Iranian Scientists Break New Grounds

By Mehr News Agency

TEHRAN (IDN | Iran Review) – During the Iranian calendar year, 1392 (March 21, 2013 to March 21, 2014), the world of science and technology witnessed major breakthroughs made possible through the endeavors of Iranian scientists. These researchers made great progress in different scientific fields in various parts of the world, which made them a cause of honor for every Iranian anywhere in the world.

Scientific achievements of a group of researchers of Iranian origin in the United States, Australia and the UK in such scientific fields as medicine, energy, electricity and computer, helped these human sciences to move a step forward. Among their achievements one can point out the production of hepatic cells from skin cells, production of metamaterials, as well as the discovery of a whole new category of antibiotics.

The following report offers a brief glimpse into their achievements.

Using the power of mind

South Korean technology giant, Samsung, has been always looking for a way to make it possible for users to control such electronic devices as cellphones and tablets with the power of their mind and thoughts.

To find a solution, it has been helped by an Iranian researcher at Texas University in a bid to increase the amount of interaction that users can have with mobile devices.

Roozbeh Jafari, an associate professor of electrical engineering at the University of Texas at Dallas, is currently doing a research on how to enable people to use their mind and thoughts in order to get an application running, choose a contact, select a music file or even to turn their Galaxy Note 10.1 table on or off.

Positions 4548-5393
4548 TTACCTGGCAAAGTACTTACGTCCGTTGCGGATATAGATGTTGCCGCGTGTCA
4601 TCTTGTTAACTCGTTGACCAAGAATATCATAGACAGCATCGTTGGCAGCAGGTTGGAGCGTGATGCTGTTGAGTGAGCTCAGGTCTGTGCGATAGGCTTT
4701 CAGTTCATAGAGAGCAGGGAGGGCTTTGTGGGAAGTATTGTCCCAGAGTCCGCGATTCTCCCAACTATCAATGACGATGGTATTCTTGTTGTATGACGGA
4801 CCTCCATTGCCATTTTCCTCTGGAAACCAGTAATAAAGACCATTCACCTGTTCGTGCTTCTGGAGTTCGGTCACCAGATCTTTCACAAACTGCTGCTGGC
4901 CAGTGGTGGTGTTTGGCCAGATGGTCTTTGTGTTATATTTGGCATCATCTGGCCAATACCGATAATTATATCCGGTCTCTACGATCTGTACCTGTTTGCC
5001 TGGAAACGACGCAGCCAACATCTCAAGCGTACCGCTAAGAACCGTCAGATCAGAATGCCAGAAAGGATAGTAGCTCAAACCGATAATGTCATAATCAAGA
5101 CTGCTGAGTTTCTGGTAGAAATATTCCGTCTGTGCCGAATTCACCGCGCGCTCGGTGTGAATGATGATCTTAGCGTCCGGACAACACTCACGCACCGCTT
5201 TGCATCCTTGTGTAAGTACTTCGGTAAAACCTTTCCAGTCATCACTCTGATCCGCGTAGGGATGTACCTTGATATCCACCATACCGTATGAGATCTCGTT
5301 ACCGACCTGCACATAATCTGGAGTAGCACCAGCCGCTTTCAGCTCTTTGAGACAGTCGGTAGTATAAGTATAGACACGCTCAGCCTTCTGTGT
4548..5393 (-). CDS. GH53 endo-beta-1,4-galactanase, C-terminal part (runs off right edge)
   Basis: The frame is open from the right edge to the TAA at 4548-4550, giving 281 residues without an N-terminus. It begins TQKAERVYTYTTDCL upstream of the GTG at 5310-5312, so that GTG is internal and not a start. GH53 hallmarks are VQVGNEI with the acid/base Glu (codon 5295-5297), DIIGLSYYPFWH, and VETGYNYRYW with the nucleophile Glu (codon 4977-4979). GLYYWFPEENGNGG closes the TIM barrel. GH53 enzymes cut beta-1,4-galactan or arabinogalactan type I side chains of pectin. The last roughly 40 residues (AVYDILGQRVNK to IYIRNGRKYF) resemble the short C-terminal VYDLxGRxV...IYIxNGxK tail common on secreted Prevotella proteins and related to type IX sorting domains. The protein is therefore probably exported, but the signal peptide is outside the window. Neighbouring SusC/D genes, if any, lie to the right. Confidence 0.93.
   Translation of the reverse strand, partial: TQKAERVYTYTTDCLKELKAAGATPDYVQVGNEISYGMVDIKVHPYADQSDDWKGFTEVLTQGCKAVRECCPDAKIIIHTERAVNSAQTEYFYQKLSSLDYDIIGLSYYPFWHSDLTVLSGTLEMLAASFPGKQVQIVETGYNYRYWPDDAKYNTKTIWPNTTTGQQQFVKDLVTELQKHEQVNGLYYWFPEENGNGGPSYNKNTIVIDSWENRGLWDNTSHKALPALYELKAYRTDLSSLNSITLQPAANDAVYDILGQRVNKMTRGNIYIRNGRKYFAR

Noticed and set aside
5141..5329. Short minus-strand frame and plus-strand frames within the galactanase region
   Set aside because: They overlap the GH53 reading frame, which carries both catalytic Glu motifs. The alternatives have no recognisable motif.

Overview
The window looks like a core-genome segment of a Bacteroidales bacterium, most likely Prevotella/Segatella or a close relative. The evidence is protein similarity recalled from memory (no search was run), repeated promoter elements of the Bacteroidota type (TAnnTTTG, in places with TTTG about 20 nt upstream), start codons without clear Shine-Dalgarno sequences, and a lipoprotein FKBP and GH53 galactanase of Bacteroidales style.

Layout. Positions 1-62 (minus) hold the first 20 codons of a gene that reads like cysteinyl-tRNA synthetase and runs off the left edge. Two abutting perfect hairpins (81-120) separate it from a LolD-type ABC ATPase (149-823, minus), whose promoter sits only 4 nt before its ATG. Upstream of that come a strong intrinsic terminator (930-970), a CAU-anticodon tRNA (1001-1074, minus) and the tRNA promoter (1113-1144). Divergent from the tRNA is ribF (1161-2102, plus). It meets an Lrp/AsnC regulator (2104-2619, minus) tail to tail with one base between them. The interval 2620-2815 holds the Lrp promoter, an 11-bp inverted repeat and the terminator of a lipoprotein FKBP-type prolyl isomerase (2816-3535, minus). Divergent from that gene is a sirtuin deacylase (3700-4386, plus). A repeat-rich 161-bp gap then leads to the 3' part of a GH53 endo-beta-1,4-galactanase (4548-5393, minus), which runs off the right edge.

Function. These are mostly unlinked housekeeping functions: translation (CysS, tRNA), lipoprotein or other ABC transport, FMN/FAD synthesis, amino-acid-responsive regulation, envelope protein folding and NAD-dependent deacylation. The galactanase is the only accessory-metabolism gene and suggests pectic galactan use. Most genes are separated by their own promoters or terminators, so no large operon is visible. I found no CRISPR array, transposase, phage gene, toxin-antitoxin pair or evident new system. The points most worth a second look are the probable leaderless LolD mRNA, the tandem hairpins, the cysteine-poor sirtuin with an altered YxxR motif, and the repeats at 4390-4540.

Such a progress will be a great help to people with motion disorders as it can allow them to come in contact with the world around them.

Generating electricity using power windows

An Iranian researcher at University of Wollongong in New South Wales, Australia, has come up with a new idea for the generation of electricity from solar power.

According to the concept of “power windows,” Professor Farzad Safaei has designed a wind turbine which will have the least detrimental effect on the environment around it. Instead of having a set of big blades which would rotate in the direction that wind blows, the new wind turbine is made of small blades which revolve slowly in the direction of wind.

Another advantage of these power windows is that, if more electricity is needed, more panels can be added to them in order to contain a higher amount of wind energy.

A new way to fight obesity

Dr. Mohammad Hajihosseini, a researcher at the UK’s College of West Anglia, has come one step closer to production of a diet pill which can prevent people from becoming overweight or obese.

The pill can, in effect, reorient the neural circuits within the brain in such a way as to control a person’s appetite.

He has been able in his studies to identify a certain population of stem cells which are able to generate neurons that regulate and control appetite in the brain of young and adult mice. This discovery can pave the way for finding a solution to eating disorders, including obesity.

Conversion of skin cells into liver cells

Dr. Milad Rezvani, the Iranian researcher at the University of California – San Diego, has found a new way to turn skill cells into mature and efficient hepatic cells. The results of his research have revived new hopes for millions of patients suffering from hepatic failure.

The method presented by him shows that even when the new cells were grafted into genetically modified laboratory animals with liver failure, those cells continued to grow and were not destroyed by the recipient’s body.

Mathematical model to simulate function of a bacterium